An efficient cryopreservation technique for in vitro grown shoots of ginger (Zingiber officinale Rosc) was developed based on encapsulation dehydration, encapsulation vitrification and vitrification procedures. Pregrowth and serial preculture were needed to obtain the best regrowth for all techniques. The vitrification procedure resulted in higher regrowth (80%) when compared to encapsulation vitrification (66%) and encapsulation dehydration (41%). In the vitrification procedure shoots were: precultured in liquid Murashige-Skoog medium containing 0.3 M sucrose for 3 days; cryoprotected with a mixture of 5% DMSO and 5% glycerol for 20 min at room temperature; osmoprotected with a mixture of 2 M glycerol and 0.4 M sucrose for 20 min at 25°C; before being dehydrated with a highly concentrated vitrification solution (PVS2) for 40 min at 25°C. The dehydrated shoots were transferred to 2 ml cryotubes, suspended in 1 ml PVS2 and plunged directly into liquid nitrogen. In all the three cryopreservation procedures tested, shoots grew from cryopreserved shoot tips without intermediary callus formation. The genetic stability of cryopreserved ginger shoot buds were confirmed using ISSR and RAPD profiling.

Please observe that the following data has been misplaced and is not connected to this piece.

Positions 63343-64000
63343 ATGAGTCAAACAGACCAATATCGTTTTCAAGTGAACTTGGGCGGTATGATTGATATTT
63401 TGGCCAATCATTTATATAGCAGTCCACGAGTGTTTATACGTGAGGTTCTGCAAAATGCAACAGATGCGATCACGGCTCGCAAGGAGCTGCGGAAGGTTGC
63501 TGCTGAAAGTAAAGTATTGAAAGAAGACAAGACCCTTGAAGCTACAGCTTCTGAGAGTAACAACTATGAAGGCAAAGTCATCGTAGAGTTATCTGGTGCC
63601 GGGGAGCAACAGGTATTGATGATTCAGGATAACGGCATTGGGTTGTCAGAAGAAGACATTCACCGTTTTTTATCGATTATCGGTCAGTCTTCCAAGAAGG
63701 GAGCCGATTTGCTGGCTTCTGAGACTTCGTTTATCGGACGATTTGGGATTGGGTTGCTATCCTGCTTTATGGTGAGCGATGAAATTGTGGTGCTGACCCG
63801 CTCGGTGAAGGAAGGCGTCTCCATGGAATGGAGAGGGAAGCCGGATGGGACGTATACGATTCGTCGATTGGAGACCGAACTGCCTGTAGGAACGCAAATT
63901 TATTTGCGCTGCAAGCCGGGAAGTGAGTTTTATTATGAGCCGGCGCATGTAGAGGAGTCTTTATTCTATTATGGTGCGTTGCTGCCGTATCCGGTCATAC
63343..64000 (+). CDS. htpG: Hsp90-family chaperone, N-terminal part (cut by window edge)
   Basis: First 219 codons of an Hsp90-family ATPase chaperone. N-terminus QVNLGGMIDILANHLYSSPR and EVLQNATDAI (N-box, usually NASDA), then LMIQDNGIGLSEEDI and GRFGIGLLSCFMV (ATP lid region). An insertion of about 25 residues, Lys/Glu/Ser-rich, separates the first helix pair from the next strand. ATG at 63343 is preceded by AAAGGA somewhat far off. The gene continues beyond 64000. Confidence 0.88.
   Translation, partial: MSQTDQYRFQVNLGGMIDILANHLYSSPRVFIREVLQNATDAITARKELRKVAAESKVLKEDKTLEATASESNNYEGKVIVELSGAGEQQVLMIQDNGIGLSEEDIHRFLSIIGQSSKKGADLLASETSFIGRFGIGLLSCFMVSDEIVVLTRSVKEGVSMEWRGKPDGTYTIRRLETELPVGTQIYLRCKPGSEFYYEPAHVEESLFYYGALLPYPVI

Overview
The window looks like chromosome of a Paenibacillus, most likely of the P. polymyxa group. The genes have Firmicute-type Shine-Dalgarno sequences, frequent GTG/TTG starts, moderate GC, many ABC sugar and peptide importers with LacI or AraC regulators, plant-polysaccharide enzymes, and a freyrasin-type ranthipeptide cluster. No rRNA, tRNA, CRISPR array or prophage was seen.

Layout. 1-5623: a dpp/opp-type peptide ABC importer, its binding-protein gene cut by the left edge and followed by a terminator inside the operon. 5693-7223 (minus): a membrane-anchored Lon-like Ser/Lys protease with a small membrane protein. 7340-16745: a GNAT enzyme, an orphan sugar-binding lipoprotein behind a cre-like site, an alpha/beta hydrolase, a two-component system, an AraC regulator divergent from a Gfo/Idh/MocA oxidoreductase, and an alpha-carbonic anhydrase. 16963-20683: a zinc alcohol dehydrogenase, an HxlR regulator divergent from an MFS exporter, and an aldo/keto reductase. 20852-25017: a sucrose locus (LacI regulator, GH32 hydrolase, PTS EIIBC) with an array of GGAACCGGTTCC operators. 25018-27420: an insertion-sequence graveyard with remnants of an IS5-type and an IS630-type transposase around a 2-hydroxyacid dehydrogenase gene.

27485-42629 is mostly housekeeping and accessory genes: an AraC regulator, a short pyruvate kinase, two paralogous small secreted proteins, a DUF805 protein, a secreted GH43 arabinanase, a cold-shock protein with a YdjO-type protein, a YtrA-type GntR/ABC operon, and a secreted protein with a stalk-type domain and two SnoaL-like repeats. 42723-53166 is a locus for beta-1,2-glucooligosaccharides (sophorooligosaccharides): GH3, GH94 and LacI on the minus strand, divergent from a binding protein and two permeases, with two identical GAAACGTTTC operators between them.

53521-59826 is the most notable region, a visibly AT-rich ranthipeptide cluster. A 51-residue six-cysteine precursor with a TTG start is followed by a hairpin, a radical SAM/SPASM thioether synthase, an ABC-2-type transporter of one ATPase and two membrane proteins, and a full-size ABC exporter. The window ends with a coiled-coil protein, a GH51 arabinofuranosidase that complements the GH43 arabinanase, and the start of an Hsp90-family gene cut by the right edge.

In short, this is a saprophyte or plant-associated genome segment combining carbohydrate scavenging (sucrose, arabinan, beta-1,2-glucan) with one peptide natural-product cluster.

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Document Type: Research Article
Publication date: July 1, 2007
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CryoLetters is a bimonthly international journal for low temperature sciences, including cryobiology, cryopreservation or vitrification of cells and tissues, chemical and physical aspects of freezing and drying, and studies involving ecology of cold environments, and cold adaptation
The journal publishes original research reports, authoritative reviews, technical developments and commissioned book reviews of studies of the effects produced by low temperatures on a wide variety of scientific and technical processes, or those involving low temperature techniques in the investigation of physical, chemical, biological and ecological problems.